Nigerians expecting a drastic cut in the retail price of petroleum products, particularly premium motor spirit (PMS), popularly called petrol, with the coming onstream of the Dangote Refinery should better have a rethink, as the governor of the Central Bank of Nigeria (CBN), Godwin Emefiele, says no such thing will happen.
Out of the over $19 billion said to have been spent on the construction of the 650,000 barrels per day capacity single-train plant, the CBN was said to have accounted for a significant portion of the loans and foreign exchange provided by various financial institutions to help realize the project.
Speaking on Wednesday in Abuja at the end of the 291st Meeting of the Monetary Policy Committee (MPC), Emefiele said apart from support totaling over N125 billion in local currency, the apex bank, through syndicated loans by some Nigerian banks, facilitated credits valued at over N75 billion to the project.
On the benefits expected to be derived from the operation of the refinery reputed to be the world’s largest single-train refinery, the CBN governor said the plant would save the country about $25billion in import bills annually for the supply of petroleum products consumed in the country.
He said Dangote has already expressed commitment to commence the supply of petroleum products latest by the end of July, or early August.
“That is a big game changer for Nigeria because we will no longer be importing petroleum products – petrol, diesel, and others, thus saving the country import bills of close to $25 billion annually.
Answering a reporter’s question on whether the coming of the refinery would translate into the price of petrol coming down, Emefiele was emphatic that it would not.
“It (fuel price) cannot come down, because it will still be supplied at the prevailing international market rate. However, the price at which the product will be dispensed when it comes out from the refinery will be lower than the price it would have been if dollars were spent to import the fuel from abroad. This is because the supply of the fuel is local, with no transportation, storage, freight costs, and all those logistical expenses involved when fuel is being imported,” he explained.
He said Nigerians may be lucky to have a reduction of close to 20 percent from savings as a result of the removal of those costs associated with logistics for refining petroleum products abroad.
Nigeria, the CBN governor pointed out, has reached a point where the people have to appreciate that whether they like it or not, subsidy on the supply of petroleum products must exit the pricing template.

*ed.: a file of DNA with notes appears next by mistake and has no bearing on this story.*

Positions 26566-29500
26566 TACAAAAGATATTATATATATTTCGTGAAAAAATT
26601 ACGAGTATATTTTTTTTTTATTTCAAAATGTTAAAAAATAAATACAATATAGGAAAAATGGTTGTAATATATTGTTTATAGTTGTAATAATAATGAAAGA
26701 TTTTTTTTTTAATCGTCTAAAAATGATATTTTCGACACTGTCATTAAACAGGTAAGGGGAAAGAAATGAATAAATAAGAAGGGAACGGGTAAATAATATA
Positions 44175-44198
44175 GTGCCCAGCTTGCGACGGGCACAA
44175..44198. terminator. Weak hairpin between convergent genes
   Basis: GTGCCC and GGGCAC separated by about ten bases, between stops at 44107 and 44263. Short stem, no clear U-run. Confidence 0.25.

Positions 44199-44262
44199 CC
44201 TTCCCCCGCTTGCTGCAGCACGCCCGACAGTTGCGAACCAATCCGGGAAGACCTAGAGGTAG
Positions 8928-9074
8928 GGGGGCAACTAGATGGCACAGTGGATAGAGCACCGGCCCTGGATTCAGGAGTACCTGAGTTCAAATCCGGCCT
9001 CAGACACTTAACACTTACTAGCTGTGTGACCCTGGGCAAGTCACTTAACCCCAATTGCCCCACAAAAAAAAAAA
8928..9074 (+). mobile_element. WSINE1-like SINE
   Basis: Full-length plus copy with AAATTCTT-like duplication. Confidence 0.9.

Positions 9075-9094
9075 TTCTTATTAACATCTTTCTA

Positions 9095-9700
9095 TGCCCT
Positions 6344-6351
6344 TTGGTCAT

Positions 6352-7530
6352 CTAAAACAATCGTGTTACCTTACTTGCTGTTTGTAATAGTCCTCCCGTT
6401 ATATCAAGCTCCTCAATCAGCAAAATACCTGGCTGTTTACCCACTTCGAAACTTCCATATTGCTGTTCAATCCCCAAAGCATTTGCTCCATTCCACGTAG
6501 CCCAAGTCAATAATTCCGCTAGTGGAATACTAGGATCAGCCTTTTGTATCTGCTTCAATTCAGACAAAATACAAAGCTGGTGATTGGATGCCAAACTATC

The coming of the Dangote refinery at this time, he said, gives the country the confidence to know that even if the subsidy was removed, there would still be enough fuel available, though subject to the interplay of market forces to moderate the prices to a level that would help the country’s economy.
“So, we are expecting that, no doubt, by the time the refinery produces for domestic consumption, the excess volume would be exported, to fetch the country conservatively between $5 billion to $10 billion in foreign exchange.
“Whether that would come into the country’s foreign reserves is not the point. But, it is a fact that the dollars that will be available will be sold into the market so that customers of banks who need to import do not necessarily have to come to the CBN for dollars. Dangote will sell to their banks those dollars and we are going to ensure that they are done at good market rate, because the central bank, the country, the government helped Dangote set up that refinery,” he said.
On the performance of RT200 policy aimed at helping the country raise over $200 billion in foreign exchange earnings from non-oil proceeds over the next 3-5 years, Emefiele lamented that the oil sector has failed to add much to the accretion to the country’s foreign reserve in more than two years.
With the country’s oil production declining to less than a million barrels a day last year, the current production figure of about 1.1million barrels per day remains at a dangerously low level for export, given Nigeria’s quota by the Organisation of Petroleum Exporting Countries (OPEC) of about 1.8 million barrels per day.
He said the time has come for all to take he difficult decision to stop the output shortfalls, by joining hands with the NNPC to look at the causes of the decline and the need to ramp up production effectively to 1.8million barrels a day minimum, or 2.0 or 2.3 million barrels per day, plus condensate.
“If we do not do this, I think we are looking at a really big problem ahead of us, particularly at a time when there is a concerted determination to exit fuel subsidy regime. There is danger ahead. We must do something immediately about it,” Emefiele warned.